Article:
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Money, interest rates and the real activity

  • Hong, Hao

    ()

    (Cardiff Business School)

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This paper examines the effectiveness of monetary aggregates through various nominal interest rates by integrating the financial sector into the Cash-in-Advance (CIA) economy. The model assumes that there are two types of representative agents in the financial sector, which are: productive banks and financial intermediates. The productive banks supply a financial service, which is an exchange technology service to households and financial intermediates receive savings fund from savers and offer loans to borrowers. The monetary expansions are increased banking costs through the rate of inflation. It leads households to use more exchange credit relative to cash at the goods market. Since the number of savings funds is equal to the number of exchange credits used at the goods market, money injections are lower the nominal interest rate on saving as the saving fund increases with exchange credit. By assuming that firms are the only borrowers at the capital market from Fuerst (1992), a lower nominal interest rate on the saving fund reduces the marginal cost of labour and increases labour demand. Meanwhile, the increasing marginal cost of money through the expected inflation effect has a negative effect on labour supply. With labour demand dominating labour supply effects, both output and employment increase with monetary expansion. The paper is able to generate a decreasing nominal interest rate with an increasing money supply with an absence of limited participation monetary shocks from Lucas (1990); and by allowing firms to borrow wage bills payment from financial intermediates, it examines the positive response of aggregate output subject to monetary expansion under flexible price framework.

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Paper provided by Cardiff University, Cardiff Business School, Economics Section in its series Cardiff Economics Working Papers with number E2011/18.

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Length: 25 pages
Date of creation: Jul 2011
Date of revision:
Handle: RePEc:cdf:wpaper:2011/18
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  1. Ben Bernanke & Mark Gertler & Simon Gilchrist, 1998. "The Financial Accelerator in a Quantitative Business Cycle Framework," NBER Working Papers 6455, National Bureau of Economic Research, Inc.
  2. Cooley, Thomas F. & Hansen, Gary D., 1997. "Unanticipated Money," Economics Series 42, Institute for Advanced Studies.
  3. Fuerst, Timothy S., 1992. "Liquidity, loanable funds, and real activity," Journal of Monetary Economics, Elsevier, vol. 29(1), pages 3-24, February.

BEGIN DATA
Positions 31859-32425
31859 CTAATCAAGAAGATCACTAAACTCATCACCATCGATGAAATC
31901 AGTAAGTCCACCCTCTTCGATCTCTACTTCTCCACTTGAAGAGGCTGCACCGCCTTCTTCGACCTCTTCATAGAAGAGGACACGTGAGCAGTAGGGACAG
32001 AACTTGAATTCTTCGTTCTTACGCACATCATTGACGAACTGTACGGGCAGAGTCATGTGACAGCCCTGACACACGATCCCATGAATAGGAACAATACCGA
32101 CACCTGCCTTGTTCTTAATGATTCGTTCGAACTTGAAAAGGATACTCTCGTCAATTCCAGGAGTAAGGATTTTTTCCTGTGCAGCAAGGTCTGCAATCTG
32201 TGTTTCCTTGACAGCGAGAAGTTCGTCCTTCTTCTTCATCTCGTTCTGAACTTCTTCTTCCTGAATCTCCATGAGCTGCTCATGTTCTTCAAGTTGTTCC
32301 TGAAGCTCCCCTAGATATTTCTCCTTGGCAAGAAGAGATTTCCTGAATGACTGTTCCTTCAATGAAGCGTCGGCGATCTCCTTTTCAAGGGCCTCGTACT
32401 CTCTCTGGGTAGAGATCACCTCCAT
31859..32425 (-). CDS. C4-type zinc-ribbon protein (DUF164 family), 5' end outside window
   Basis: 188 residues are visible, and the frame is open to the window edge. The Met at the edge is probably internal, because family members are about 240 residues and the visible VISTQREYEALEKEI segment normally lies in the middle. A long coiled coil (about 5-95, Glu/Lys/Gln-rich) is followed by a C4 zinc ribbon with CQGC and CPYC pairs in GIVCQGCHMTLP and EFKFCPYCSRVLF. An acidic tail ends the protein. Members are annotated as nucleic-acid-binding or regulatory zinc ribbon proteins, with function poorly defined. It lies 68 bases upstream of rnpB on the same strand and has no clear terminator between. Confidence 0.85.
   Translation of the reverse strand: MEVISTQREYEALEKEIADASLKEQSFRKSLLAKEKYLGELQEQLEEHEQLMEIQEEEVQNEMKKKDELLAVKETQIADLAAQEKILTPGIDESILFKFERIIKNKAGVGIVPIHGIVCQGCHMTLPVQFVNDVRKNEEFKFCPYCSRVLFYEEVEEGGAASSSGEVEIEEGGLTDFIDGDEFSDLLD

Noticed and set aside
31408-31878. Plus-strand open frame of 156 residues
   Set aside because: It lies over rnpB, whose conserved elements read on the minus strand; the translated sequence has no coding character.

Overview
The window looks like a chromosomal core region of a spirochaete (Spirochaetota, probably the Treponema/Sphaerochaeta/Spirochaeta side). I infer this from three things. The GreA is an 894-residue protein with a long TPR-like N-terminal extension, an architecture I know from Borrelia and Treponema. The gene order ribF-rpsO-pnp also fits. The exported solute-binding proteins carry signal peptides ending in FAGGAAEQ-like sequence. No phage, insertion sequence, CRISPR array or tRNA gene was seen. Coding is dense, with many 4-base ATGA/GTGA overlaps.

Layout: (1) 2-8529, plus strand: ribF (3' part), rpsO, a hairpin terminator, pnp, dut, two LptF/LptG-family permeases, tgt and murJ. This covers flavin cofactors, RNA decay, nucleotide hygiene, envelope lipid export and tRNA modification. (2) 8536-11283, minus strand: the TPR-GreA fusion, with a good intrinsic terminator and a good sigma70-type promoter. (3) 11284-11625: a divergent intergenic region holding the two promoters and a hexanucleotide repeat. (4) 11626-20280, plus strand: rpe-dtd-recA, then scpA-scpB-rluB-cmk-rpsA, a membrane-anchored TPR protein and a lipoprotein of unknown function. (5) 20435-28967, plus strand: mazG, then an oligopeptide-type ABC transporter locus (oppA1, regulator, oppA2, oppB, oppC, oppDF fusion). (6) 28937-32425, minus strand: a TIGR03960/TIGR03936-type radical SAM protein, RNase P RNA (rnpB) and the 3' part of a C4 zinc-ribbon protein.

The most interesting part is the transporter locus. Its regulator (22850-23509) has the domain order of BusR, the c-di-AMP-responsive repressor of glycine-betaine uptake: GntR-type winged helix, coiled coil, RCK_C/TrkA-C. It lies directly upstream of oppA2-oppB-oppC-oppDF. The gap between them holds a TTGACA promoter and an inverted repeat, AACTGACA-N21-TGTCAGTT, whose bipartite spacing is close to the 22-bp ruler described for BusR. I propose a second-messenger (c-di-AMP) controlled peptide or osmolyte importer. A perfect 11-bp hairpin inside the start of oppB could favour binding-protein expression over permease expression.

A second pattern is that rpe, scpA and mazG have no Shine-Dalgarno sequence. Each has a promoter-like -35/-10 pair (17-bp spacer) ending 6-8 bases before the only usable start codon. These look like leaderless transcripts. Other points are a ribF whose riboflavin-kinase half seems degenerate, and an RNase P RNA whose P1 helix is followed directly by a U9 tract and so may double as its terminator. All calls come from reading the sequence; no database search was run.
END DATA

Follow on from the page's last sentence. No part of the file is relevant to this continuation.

4. Bernanke, Ben S, 1997. "Comment on "Unanticipated Money Growth and the Business Cycle Reconsidered."," Journal of Money, Credit and Banking, Blackwell Publishing, vol. 29(4), pages 649-52, November.
  5. Benk, Szilárd & Gillman, Max & Kejak, Michal, 2005. "Credit Shocks in the Financial Deregulatory Era: Not the Usual Suspects," Cardiff Economics Working Papers E2005/13, Cardiff University, Cardiff Business School, Economics Section.
  6. Paul Gomme & Peter Rupert, 2005. "Theory, measurement, and calibration of macroeconomic models," Working Paper 0505, Federal Reserve Bank of Cleveland.
  7. Szilárd Benk & Max Gillman & Michal Kejak, 2006. " Money Velocity in an Endogenous Growth Business Cycle with Credit Shocks," CDMA Conference Paper Series 0604, Centre for Dynamic Macroeconomic Analysis.
  8. Svensson, Lars E O, 1985. "Money and Asset Prices in a Cash-in-Advance Economy," Journal of Political Economy, University of Chicago Press, vol. 93(5), pages 919-44, October.
  9. Thomas F. Cooley & Gary D. Hansen, 1997. "Unanticipated money growth and the business cycle reconsidered," Proceedings, Federal Reserve Bank of Cleveland, issue Nov, pages 624-652.
  10. Eric M. Leeper & Christopher A. Sims & Tao Zha, 1996. "What Does Monetary Policy Do?," Brookings Papers on Economic Activity, Economic Studies Program, The Brookings Institution, vol. 27(2), pages 1-78.
  11. Lucas, Robert Jr., 1990. "Liquidity and interest rates," Journal of Economic Theory, Elsevier, vol. 50(2), pages 237-264, April.
  12. Cooley, Thomas F. & Hansen, Gary D., 1998. "The role of monetary shocks in equilibrium business cycle theory: Three examples," European Economic Review, Elsevier, vol. 42(3-5), pages 605-617, May.
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